National Journal reports on a notable development in the aftermath of Republican Cory Gardner's narrow defeat of incumbent Democratic Sen. Mark Udall–a "nonpartisan" nonprofit group based in Washington D.C. named No Labels, formed by former George W. Bush advisor Mark McKinnon, stoked controversy earlier this year when Gardner touted their "endorsement"–which the group speedily walked back claiming they don't endorse candidates, or in fact endorsed anyone who agreed to support their "Problem Solver" agenda (it was a little unclear). It was later reported that this episode caused a major rift within the No Labels organization.
Well, as National Journal's Alex Brown reports, that rift has been "healed" by the resignation of No Labels' Democratic co-chair, West Virginia Sen. Joe Manchin. After dozens of No Labels t-shirts were seen dotting the crowd at Gardner's victory party on Election Night, it would have been hard for Manchin not to resign:
Democratic Sen. Joe Manchin stepped down Friday as one of the group's honorary cochairs, a move prompted by No Labels' backing of Republican Rep. Cory Gardner in his victory over Sen. Mark Udall. "He was upset by the decision to be active against a very moderate member of the Senate who had worked in a bipartisan way and had a track record of doing so," said a source familiar with Manchin's thinking…
"They have adopted a label, and the label starts with an 'R,' " said a Democratic strategist allied with Manchin. The strategist cited the group's backing of Gardner—and the staffers it sent to help his election—as a stick in the eye of Senate Democrats.
"They were picking a tea-party Republican over an avowed centrist," he said. "They backed the precisely wrong guy in the precisely wrong race, and they did it in a way that seemed to be intentionally provocative. They were wading into the backyard of [Democratic Senatorial Campaign Committee Chairman Michael Bennet of Colorado], into the most closely watched, hotly contested race of the cycle against a moderate. There wasn't anything that they could have done in this cycle that would have been more provocative to Democrats than that…"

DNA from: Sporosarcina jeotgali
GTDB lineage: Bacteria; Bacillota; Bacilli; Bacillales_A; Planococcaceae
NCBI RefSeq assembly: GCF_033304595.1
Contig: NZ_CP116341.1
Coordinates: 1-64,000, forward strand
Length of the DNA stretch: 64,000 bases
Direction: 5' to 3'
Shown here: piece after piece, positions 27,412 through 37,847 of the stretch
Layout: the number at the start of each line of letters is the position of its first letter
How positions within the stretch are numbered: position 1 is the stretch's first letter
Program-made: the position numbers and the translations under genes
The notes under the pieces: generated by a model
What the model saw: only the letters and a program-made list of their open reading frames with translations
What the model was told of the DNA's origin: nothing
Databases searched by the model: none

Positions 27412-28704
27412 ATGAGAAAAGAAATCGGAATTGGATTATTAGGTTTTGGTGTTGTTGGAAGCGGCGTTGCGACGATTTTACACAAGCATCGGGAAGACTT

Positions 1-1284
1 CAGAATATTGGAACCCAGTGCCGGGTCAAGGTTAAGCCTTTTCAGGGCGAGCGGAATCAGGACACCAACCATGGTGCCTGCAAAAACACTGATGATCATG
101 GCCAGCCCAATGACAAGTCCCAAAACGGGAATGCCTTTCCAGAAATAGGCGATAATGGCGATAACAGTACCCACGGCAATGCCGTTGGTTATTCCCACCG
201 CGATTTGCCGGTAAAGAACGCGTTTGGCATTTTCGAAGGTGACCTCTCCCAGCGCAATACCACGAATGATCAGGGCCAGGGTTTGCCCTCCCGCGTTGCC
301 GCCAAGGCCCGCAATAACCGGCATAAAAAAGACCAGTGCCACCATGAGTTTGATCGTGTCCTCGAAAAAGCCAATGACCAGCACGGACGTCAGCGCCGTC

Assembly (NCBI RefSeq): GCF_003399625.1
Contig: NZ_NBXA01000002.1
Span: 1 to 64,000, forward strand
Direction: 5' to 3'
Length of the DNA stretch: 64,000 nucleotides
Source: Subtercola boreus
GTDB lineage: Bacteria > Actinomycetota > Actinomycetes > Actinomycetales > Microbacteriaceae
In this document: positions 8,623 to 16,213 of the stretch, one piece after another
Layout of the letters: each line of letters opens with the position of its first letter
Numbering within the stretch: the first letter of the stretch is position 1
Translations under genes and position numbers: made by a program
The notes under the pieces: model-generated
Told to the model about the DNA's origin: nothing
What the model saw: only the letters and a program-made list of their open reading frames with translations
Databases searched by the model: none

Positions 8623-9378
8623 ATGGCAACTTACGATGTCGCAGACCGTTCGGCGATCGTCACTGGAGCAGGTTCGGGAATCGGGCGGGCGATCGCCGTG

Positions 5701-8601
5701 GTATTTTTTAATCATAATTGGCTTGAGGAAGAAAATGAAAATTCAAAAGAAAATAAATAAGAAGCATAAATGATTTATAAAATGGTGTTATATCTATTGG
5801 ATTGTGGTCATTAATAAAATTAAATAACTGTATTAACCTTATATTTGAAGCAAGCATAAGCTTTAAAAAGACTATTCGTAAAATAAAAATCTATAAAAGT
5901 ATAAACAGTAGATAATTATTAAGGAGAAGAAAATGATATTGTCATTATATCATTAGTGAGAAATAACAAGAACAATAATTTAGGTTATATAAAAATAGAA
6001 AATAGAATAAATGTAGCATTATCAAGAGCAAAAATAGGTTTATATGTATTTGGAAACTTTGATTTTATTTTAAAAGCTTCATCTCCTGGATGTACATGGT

"When they sent … paid field staffers into Colorado and made it clear that they weren't just giving Gardner a seal of approval, they were endorsing him and working to elect him, that was an incredible betrayal not just of Manchin but of everyone that they've worked with in Democratic politics," said the Democratic strategist. "You will not see a single Democratic Senate office working with No Labels again." [Pols emphasis]
With Sen. Manchin out, who do you suppose is taking over the "Democratic" co-chairmanship of No Labels? Get ready to laugh.
Former Sen. Joe Lieberman (I-Conn.) is stepping into the position vacated by Sen. Joe Manchin (D-W.Va.) at the centrist group No Labels…
“I’m delighted to be joining No Labels at this critical time,” Lieberman said. “We are getting closer, as a nation, to healing our divisions and working together, but we have a long way to go. The 2016 presidential elections are a great opportunity to focus on problem-solving, and No Labels is the only group that can make that happen.”
Manchin announced Friday that he was stepping down from his position with No Labels. The move appeared to be connected to the group’s decision to endorse Rep. Cory Gardner (R-Colo.) in his race against Sen. Mark Udall (D), which outraged Democrats.
That's right–Joe Lieberman, the hawkish, heavy-on-the-former Democrat who lost Connecticut's Democratic Senate primary in 2006 only to win the election as an independent, is now the head Democrat at No Labels. After 2006, Lieberman remained uneasily within the Democratic fold, but his 2008 endorsement of Republican presidential candidate John McCain (above right) left him with few allies in the party–and he resigned after his last term ended in 2012. For most loyal Democrats today, Lieberman is more what you would call a "Pretendocrat."
On second thought, for this fake "nonpartisan" group, maybe Joe Lieberman is the perfect Pretendocrat? Not for actually attracting Democrats, of course. For pretending to! Because we suspect it will be difficult for No Labels to attract real Democrats going forward.